An article in the Patriot Ledger reports that a Weymouth, MA, woman is suing the ride-hailing service Uber after one of its drivers raped her in 2018. Emily Murray initially filed the lawsuit in Norfolk Superior Court in April but it was removed to federal District Court in Boston on June 30. Murray has bravely requested that her name be used in stories about the pending case. Murray filed the lawsuit against Uber and the man she said raped her, Frederick Q. Amfo.
Amfo, 32, was arrested after Murray reported what happened on April 8, 2018. He posted $10,000 bail following his arraignment in Quincy District Court and was released and given 24 hours to turn in his passport. Police say he boarded a plane to his native Ghana. A grand jury indicted Amfo in September 2018 on a rape charge.
Murray’s attorney, Victoria Mair, said in the lawsuit complaint that part of Uber’s incredible growth is due to its “lax hiring and security screening process.”
“Sexual assaults by Uber drivers against passengers are not isolated or rare occurrences,” she said. “They are part of a pattern of heinous, but avoidable, attacks.”
According to a report by the company, in 2017 and 2018 there were nearly 6,000 allegations of sexual assault involving its rides. Mair said that the victim requested a ride from Quincy to Weymouth. Amfo picked her up, drove to a poorly lit street, locked the doors and raped her in his car, Mair said in the lawsuit.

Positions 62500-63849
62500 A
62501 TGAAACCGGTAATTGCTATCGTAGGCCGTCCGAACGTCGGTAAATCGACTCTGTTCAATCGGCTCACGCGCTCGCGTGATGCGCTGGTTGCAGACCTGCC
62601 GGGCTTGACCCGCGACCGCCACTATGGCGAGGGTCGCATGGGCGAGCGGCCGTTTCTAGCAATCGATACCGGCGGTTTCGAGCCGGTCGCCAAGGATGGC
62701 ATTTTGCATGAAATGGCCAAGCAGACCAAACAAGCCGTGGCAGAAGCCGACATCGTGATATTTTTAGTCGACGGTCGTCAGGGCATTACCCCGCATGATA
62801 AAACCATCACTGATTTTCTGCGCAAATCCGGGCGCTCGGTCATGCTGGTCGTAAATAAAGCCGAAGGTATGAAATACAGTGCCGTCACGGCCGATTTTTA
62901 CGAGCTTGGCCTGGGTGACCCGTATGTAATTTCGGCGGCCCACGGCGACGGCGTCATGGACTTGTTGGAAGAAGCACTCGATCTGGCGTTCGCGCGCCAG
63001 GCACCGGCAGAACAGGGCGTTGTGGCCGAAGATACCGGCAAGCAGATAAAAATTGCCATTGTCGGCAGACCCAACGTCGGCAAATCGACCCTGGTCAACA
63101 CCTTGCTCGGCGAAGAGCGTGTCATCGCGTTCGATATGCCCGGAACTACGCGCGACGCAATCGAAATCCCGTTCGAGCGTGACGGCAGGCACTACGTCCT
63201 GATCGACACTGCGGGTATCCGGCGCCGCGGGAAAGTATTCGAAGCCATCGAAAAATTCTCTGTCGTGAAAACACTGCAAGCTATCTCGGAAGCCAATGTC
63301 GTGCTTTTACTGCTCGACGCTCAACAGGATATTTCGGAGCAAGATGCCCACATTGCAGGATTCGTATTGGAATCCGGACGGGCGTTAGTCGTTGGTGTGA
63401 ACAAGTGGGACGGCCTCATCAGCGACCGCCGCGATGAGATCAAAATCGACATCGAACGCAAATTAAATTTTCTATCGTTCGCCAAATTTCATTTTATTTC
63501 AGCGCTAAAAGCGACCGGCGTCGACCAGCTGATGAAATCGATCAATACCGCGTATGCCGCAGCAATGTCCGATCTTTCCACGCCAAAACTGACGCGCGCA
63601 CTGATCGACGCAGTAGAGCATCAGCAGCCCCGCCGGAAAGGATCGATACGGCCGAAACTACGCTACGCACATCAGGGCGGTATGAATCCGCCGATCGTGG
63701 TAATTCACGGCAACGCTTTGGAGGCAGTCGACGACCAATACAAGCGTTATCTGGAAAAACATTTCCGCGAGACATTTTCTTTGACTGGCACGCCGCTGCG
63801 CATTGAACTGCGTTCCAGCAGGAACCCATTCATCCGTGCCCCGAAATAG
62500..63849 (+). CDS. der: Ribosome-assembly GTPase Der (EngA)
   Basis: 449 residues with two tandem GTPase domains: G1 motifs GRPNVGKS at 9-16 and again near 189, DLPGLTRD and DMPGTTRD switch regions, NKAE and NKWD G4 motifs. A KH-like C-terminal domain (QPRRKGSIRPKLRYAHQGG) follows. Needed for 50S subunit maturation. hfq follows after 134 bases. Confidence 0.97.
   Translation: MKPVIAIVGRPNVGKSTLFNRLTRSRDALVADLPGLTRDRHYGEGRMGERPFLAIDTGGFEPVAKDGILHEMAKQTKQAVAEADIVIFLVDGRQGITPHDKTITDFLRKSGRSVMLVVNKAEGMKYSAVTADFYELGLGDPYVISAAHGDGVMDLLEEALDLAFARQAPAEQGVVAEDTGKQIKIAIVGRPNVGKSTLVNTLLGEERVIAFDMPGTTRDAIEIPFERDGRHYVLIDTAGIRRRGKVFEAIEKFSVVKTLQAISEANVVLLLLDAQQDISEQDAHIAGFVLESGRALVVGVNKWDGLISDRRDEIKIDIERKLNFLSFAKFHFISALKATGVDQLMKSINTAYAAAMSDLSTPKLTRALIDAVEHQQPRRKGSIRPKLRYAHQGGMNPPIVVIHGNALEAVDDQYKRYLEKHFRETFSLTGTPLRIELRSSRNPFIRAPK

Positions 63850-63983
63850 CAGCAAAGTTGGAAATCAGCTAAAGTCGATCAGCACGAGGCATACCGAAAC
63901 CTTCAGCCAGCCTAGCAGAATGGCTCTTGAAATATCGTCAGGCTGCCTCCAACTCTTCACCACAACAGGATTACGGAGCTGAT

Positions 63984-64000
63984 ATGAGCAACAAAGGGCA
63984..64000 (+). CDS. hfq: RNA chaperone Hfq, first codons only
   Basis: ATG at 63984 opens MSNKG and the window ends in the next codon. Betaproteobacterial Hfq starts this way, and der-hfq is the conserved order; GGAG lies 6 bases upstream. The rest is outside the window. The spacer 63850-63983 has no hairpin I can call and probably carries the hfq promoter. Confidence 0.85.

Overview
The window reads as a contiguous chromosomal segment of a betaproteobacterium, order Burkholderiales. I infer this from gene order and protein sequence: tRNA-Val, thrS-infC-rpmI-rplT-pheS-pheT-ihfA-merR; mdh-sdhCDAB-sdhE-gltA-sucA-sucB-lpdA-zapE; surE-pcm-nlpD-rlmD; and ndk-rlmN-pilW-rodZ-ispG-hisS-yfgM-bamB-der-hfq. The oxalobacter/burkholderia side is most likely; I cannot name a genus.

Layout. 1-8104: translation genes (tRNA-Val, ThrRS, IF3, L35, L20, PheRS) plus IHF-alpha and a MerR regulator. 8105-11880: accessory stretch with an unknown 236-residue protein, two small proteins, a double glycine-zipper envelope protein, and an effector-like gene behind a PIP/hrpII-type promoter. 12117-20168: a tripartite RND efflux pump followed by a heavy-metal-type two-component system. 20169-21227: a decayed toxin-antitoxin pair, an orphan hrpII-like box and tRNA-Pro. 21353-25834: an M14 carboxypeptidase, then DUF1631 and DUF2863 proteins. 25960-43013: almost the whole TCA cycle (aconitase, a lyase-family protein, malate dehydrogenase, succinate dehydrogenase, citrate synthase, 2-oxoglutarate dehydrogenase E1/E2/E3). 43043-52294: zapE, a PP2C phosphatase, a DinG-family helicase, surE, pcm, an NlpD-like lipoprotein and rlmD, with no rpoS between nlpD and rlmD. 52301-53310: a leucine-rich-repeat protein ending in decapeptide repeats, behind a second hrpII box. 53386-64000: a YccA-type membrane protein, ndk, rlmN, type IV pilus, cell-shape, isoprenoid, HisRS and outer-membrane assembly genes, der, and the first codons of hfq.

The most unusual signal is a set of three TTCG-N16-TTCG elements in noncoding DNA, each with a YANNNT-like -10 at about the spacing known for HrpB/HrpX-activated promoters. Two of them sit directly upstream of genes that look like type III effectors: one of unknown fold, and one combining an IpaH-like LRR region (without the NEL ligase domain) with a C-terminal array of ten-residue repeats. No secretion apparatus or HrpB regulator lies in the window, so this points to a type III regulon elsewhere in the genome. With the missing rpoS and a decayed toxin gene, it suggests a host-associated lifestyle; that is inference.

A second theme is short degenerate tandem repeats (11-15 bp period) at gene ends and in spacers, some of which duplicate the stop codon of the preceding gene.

Mair said in the complaint that Uber is a “common carrier,” like taxis, buses and airplanes, which means it is held to the “highest affirmative duty” to protect its riders from harm, including from their drivers. Uber’s business model depends on a large pool of drivers but it does not conduct third-party background checks.
In an interview, Mair said the vetting Uber does of its drivers is “perfunctory at best.” The company does the bare minimum for safety and does not do any violent crime background checks, Mair said. The team at Estey & Bomberger are in agreement with Mair, and have been advocating for changes to the way Uber and Lyft conduct business for years.
The victim is a “very, very brave woman,” Mair said. “It’s always hard to come forward with your story, and it’s particularly hard for a woman to come forward with this type of story.”